Angie Madigan was a CEENTA employee who worked in our eye department for 27 years. Earlier this year, she sadly passed away from cancer. However, her time helping the eye patients of the Charlotte region is not over, as her corneas were donated for needed transplants.
After Angie passed, LifeShare Carolinas – an organization that coordinates the recovery and distribution of lifesaving organs, eyes, and tissue for transplantation and research – spoke to Angie’s husband about using her corneas. He agreed, making a special request that the donation be made in recognition of CEENTA.
“Angie was a selfless, compassionate, and genuine person who always put others before herself,” Angie’s husband, Matt, told LifeShare Carolinas. “Her passion for helping others became a career. When she lost her battle with cancer, it was an easy decision to donate her corneas to give others the gift of sight.”
“It was very evident that her work and the staff meant a lot to her,” LifeShare Carolinas Community Services Manager Kate McCullough said.
Corneal transplants are needed if a patient’s vision cannot be corrected satisfactorily with eyeglasses or contact lenses, or if pain cannot be relieved by medications or special contact lenses. There are many conditions that can affect the clarity of the cornea, such as trauma or infection, Fuchs' dystrophy, and Keratoconus. Sometimes, cataract surgery and other conditions can cause corneal failure as well.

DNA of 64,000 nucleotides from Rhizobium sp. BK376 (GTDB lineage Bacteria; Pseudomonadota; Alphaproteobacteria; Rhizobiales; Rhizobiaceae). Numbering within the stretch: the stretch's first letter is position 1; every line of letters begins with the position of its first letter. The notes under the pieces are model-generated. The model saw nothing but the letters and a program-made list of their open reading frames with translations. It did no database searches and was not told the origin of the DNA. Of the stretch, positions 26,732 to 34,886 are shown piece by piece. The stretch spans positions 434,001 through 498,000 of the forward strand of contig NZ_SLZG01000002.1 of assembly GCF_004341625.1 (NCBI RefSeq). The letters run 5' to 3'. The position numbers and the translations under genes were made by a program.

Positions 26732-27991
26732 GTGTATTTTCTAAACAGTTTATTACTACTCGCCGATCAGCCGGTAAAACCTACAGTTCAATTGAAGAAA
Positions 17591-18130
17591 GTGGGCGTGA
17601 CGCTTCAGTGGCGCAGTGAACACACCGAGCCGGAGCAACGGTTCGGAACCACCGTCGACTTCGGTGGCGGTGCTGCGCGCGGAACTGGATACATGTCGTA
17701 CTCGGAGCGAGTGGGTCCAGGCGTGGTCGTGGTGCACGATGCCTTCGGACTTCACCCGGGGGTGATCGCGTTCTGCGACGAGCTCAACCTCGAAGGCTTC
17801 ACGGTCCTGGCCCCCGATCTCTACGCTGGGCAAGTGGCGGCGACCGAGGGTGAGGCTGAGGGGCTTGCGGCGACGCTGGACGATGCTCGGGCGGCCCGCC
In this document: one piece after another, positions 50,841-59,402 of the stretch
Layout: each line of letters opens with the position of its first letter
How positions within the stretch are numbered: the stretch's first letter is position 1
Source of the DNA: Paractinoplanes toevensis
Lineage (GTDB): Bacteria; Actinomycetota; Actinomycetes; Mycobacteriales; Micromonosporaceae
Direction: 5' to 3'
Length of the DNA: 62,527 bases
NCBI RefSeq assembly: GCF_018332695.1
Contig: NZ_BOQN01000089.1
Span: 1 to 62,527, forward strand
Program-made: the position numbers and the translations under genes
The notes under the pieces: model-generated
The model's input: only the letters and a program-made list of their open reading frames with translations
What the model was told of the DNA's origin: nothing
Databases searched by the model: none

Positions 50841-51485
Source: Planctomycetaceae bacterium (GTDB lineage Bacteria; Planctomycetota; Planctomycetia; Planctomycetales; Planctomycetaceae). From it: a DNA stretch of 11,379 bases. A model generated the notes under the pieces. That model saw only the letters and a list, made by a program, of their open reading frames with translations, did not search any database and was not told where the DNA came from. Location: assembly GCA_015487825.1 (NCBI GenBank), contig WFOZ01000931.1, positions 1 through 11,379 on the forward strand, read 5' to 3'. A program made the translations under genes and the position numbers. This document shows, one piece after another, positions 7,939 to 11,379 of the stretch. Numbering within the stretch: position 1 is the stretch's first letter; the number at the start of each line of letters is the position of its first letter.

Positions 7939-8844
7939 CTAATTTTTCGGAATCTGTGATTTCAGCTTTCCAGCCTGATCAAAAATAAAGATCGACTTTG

Corneas are thoroughly analyzed and tested before a cornea transplant, and only those that meet the highest standards are used for transplants.
Organs and tissue donated through LifeShare Carolinas are used locally, so there is a chance that CEENTA patients will have their sight restored thanks to Angie’s donation.
On behalf of those patients, and on behalf of everyone who knew you and worked with you, Angie, thank you for showing us that we never have to stop being compassionate and selfless.
Please welcome Allison McAlpine, MD, to CEENTA as our new cornea specialist.
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